Northwestern’s undergraduate art degree is designed to provide a strong foundation in studio art and art history. Upon graduation, you’ll be qualified to seek a vocation in art education, the broad field of graphic design, or to seek admittance to a graduate program in art studio, art history or art therapy.
Since our emphasis is on individual creative thinking and activity, you will be well prepared to deal successfully with a rapidly changing society in the future. The art major and minor programs will allow you to explore your individual ideas, feelings and approaches to life in studio courses such as drawing, printmaking, painting, ceramics, design, computer design sculpture and photography.
The Thea G. Korver Visual Arts Center has fourteen well-equipped studios in which art is made in a variety of media and processes, including a fully equipped graphic design lab, and sculpture and ceramic studios. The intaglio printmaking program has some of the better equipped studios of any small college department in the Midwest. Several thousand art history slides, videos, etc. are part of the college’s audio-visual collection. The art gallery features monthly exhibitions of works by student and professional artists. The visiting artist program allows students to work with professional artists who often conduct workshops and seminars.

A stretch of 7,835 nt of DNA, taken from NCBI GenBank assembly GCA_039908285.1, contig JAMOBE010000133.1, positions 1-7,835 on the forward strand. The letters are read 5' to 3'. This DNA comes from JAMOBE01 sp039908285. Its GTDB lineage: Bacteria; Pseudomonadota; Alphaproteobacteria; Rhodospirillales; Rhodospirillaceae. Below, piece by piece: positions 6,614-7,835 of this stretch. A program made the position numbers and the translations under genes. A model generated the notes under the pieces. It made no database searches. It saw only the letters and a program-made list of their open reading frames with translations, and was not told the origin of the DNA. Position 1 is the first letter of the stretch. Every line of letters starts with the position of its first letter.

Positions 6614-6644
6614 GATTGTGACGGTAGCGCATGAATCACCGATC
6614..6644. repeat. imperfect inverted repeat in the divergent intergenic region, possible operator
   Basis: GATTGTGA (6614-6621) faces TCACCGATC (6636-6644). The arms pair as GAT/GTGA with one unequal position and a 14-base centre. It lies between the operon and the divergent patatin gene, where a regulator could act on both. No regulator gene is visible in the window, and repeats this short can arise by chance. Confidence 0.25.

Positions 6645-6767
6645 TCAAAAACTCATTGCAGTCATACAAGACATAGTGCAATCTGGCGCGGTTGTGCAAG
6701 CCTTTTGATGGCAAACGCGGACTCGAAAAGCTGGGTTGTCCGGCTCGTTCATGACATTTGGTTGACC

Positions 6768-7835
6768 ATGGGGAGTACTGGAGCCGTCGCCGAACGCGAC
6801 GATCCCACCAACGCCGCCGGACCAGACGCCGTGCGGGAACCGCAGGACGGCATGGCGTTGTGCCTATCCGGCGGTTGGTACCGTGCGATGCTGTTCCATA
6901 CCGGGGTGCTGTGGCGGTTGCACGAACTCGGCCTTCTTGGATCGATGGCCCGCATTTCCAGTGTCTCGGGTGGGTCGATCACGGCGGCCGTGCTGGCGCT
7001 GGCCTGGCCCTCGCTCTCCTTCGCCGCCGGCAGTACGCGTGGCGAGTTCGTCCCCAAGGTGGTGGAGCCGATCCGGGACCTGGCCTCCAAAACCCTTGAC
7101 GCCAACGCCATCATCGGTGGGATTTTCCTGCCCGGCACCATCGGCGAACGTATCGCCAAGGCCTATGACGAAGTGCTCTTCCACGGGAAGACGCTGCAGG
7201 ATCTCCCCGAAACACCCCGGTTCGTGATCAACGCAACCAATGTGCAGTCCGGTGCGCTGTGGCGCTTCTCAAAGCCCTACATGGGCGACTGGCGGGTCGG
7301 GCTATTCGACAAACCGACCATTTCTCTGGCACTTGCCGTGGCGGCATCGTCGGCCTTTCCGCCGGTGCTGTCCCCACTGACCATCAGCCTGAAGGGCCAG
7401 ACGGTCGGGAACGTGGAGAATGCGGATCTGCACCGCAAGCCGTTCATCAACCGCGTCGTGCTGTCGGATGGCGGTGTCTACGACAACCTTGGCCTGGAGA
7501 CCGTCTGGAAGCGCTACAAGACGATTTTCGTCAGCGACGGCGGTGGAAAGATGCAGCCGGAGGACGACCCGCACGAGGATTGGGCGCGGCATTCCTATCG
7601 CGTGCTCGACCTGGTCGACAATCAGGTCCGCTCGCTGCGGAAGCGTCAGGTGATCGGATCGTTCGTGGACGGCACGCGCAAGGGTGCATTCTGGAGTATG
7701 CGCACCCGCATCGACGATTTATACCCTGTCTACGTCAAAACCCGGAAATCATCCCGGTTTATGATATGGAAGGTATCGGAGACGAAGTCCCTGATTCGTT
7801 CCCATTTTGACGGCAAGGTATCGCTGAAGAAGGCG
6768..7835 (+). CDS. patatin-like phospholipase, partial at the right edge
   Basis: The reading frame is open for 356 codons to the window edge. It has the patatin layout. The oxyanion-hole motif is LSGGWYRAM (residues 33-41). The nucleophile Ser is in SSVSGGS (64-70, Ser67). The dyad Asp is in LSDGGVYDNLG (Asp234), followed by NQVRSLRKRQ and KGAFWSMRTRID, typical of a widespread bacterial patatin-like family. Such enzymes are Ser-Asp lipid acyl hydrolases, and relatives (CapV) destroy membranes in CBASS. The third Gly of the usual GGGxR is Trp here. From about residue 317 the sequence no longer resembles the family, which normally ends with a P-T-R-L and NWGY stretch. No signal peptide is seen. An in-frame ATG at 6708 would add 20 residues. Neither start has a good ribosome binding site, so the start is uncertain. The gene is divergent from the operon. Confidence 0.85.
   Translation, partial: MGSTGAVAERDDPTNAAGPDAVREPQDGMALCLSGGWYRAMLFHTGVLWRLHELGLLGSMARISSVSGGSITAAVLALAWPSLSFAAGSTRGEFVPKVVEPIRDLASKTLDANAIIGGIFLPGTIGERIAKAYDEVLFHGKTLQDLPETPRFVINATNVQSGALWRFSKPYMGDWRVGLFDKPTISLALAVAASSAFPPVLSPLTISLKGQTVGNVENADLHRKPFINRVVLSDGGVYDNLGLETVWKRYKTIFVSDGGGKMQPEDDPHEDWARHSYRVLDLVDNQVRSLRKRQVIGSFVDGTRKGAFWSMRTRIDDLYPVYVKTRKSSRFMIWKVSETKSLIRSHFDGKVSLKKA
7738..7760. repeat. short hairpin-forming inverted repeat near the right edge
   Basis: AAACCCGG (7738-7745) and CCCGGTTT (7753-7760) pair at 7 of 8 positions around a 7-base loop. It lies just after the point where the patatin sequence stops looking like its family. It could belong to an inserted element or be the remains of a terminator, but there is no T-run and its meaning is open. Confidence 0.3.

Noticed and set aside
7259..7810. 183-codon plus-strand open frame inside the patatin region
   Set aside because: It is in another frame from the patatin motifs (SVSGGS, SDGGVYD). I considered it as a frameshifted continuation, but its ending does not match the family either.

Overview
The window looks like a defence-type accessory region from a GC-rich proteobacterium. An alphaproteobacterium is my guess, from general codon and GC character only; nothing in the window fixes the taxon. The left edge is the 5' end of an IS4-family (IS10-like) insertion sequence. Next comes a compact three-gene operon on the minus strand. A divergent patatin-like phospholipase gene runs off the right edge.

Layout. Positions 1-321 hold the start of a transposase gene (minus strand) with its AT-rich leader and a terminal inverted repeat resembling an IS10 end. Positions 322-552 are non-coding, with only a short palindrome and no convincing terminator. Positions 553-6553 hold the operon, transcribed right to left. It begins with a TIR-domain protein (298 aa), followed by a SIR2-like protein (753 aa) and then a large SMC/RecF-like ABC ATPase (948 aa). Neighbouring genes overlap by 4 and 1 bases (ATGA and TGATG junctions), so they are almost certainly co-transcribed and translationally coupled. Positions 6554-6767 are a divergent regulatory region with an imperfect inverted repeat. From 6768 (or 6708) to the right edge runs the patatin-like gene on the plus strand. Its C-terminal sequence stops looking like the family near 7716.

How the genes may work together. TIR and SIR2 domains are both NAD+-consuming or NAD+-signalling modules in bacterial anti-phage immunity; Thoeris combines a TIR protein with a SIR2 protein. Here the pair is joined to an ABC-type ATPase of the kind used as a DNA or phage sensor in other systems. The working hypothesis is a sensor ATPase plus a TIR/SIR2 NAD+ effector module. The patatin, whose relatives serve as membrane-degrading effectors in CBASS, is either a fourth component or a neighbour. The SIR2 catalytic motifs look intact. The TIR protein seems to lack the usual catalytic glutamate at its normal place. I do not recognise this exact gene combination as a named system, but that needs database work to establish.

Art department homepage
ART 164 -
(2 credits) Taught as a medium of creative expression or as an art form and as a journalistic tool. Film processing and printing are taught as well as camera techniques, darkroom procedures and presentation of work for exhibitions. A fee is associated with this course.
ART 120AE -
Art History Survey, Prehistoric Through Medieval
(4 credits, alternate years, consult department)(IGE option under Aesthetic Experience) This course provides a survey of art from the Prehistoric through Medieval periods. Students will study the development of artists and artistic styles by examining key visual works and pertinent social, political, and philosophical ideas and events. Through written responses, discussions, and projects, students will explore the impact of art from this time period, and learn how to articulate thoughts clearly and tactfully.